Badagry Slave History
While i was i badagry for a tour visit, this town on the east location in Lagos was the first storey building in Nigeria and the foundation was laid in 1842 while the main while the main building was built in 1845. on that same street ,we have the mobee chief compound the name mobee was giving to the chief by the white because most time when the white comes around the chief will always says mobeeje meaning (eat kolanut), next in line was the Seriki Abass Williams compound popularly known as the BRAZILLIAN BARACOON and opposite it we have the POINT OF NO RETURN in the Nigeria slave trade for 400 years. It is now home to three museum about the badagry slave trade history.
BADAGRY SLAVE TRADE MUSEUMS
WILLIAMS ABASS SLAVE TRADE MUSEUM
Seriki Faremi Williams Abass slave museum A “BRAZILLIAN BARACOON” built in the 1840`s this use to be a warehouse for storing slaves. A leveled ground apartment made up of 40 rooms built around an open interior space and has a well that have used over 300 plus year and still in use. Each rooms has one small window near the ceiling for ventilation and 40 human beings consisting of men women and children being locked in their, sometimes for days weeks or months awaiting buyers who are mostly Europeans that arrived by ships.
The museum only occupies few rooms, the first contains some of the instruments used to control the captives which are as follows:
- Original chains
- Umbrella (even this particular umbrella 40 slaves was used in exchange for it)
All About Badagry Slave Trade
The point review itself that most of the African part of the slave was initially carried out by the Africans and not the Europeans
NOTE: slavery was already parts of the African culture before the Europeans arrived in the 1400 slaves were captives afters wars or they were criminals enslaves as punishment.
At first the Europeans could just trade for existing slaves. the high the demand for slaves by the Europeans was what prompt Africans to keep capturing and sellings slaves. which didnt come to an end until well into the 1800s. A thriving slave auction arose in Badagry where slaves were exchange for weapons like; alcohol bottle like schnapps, plates and other product from Europe.
the second room of the museum is one the original cells also known as prison yard and you can imagine about 40 slaves in a room with just one window for ventilations for months without ladies or gents, many kicked the bucket before getting on the ship to be carried across the atlantic. their is also a situations that slaves were taken to the sugar plantations as labourers and to described the level of maltreatment the slaves were given their mouth was padlocked with a padlock and chains so as not to eat any falling sugar cane when harvesting the sugar cane. and some that tried escaping where already set trap for to be chased and butchered alive to death by a carnivoures bull dog .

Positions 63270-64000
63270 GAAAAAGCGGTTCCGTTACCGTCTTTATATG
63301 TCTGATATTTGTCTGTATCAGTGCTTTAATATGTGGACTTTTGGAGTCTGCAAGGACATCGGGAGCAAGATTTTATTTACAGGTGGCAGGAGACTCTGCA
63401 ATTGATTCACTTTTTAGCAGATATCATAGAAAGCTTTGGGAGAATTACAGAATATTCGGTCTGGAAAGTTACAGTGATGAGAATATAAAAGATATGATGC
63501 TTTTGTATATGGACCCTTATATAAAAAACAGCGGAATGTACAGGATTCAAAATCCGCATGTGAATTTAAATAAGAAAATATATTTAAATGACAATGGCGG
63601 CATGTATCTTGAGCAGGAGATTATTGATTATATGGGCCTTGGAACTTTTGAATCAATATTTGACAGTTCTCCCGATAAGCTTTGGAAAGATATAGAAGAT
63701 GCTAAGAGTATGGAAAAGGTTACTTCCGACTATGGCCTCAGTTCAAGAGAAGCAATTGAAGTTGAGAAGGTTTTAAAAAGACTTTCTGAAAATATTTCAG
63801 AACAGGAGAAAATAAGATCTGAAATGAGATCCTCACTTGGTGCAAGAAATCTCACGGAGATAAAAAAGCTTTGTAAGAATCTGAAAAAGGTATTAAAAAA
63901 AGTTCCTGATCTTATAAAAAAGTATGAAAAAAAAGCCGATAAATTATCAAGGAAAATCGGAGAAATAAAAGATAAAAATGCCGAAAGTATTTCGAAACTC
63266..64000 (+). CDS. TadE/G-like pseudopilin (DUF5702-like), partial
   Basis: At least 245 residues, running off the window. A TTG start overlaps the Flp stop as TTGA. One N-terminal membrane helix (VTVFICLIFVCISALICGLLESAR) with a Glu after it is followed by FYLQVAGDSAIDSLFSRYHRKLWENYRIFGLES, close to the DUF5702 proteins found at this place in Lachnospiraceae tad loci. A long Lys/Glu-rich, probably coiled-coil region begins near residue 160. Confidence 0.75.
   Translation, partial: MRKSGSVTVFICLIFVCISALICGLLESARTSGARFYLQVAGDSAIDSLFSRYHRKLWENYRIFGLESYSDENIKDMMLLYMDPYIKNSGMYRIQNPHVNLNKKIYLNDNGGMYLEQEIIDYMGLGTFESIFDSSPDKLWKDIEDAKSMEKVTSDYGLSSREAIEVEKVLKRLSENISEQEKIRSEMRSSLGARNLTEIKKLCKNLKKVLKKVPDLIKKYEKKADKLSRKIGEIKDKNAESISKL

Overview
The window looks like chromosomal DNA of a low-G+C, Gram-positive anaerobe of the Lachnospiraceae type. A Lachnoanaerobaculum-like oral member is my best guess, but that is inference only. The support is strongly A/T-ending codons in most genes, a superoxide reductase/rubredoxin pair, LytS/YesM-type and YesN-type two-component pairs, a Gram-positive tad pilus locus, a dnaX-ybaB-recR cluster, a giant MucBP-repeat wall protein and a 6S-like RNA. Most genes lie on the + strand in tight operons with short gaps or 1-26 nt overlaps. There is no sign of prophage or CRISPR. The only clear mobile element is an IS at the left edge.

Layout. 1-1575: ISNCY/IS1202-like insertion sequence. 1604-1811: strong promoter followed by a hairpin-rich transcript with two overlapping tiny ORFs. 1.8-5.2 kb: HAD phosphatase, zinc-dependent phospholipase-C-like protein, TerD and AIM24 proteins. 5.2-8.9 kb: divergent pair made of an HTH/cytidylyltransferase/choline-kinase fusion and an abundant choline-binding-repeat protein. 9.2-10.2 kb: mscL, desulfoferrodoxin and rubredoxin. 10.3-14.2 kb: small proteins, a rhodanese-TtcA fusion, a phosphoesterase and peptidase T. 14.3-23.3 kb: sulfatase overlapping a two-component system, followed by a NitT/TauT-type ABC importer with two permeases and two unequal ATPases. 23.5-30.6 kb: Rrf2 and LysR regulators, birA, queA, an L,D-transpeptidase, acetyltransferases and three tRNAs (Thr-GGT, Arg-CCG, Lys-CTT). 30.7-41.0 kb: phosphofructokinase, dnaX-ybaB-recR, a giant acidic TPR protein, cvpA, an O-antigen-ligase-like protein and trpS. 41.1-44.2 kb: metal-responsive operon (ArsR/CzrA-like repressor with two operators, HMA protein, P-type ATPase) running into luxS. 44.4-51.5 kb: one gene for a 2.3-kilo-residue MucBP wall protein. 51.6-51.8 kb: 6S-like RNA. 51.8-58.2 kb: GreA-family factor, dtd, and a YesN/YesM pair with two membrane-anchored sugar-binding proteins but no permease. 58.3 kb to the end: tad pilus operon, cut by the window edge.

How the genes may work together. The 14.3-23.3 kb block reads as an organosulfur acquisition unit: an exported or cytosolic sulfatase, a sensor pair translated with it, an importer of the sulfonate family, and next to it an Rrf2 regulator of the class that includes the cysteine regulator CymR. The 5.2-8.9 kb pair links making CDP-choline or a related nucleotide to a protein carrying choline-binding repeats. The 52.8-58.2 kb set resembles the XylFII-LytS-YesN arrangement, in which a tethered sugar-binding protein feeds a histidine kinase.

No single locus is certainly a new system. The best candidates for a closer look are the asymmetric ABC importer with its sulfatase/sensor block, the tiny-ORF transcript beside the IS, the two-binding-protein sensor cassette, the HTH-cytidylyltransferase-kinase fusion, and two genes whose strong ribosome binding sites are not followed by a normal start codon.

imagine how that intense period of imprisonment under such cruel conditions would break the captives spirit, if they eventually survived.
Badagry Brazillian Baracoon and Abass its owner.
a room in the baracoon gives information about Seriki Abass Williams, the main owner of the Baracoon he had been a slave himself, bought and sent to Brazil to be a domestic slaves he was fortunates enough to find favour in the eyes of his master so he was taught how to read and write, which allows his owner to send him back to his father`s land Africa, where he works with his former owner as a slave trader, even as the slave trade ended he was a highly respected chief in Badagry
2 Mobee Slave Relics Museum in Badagry
Mobee is a building before the brazillian baracoon itself like i mention earlier the name comes about in a process whereby a high chief is trying to entertain the Europeans and make them feel welcomed by saying MOBEEJE (meaning eat kolanut) so that how mobee comes about just like the same situation in naming this great nation Nigeria by Flora Shaw the wife of Lord Luggard who only made a statement by saying this country of ours is a niger area and thats how the name of this great nations Nigeria came about then our leaders agree for the country to be name Nigeria at last you see that
thanks for taking your time to read this slave trade history i hope you enjoy yourself and i hope you learn something
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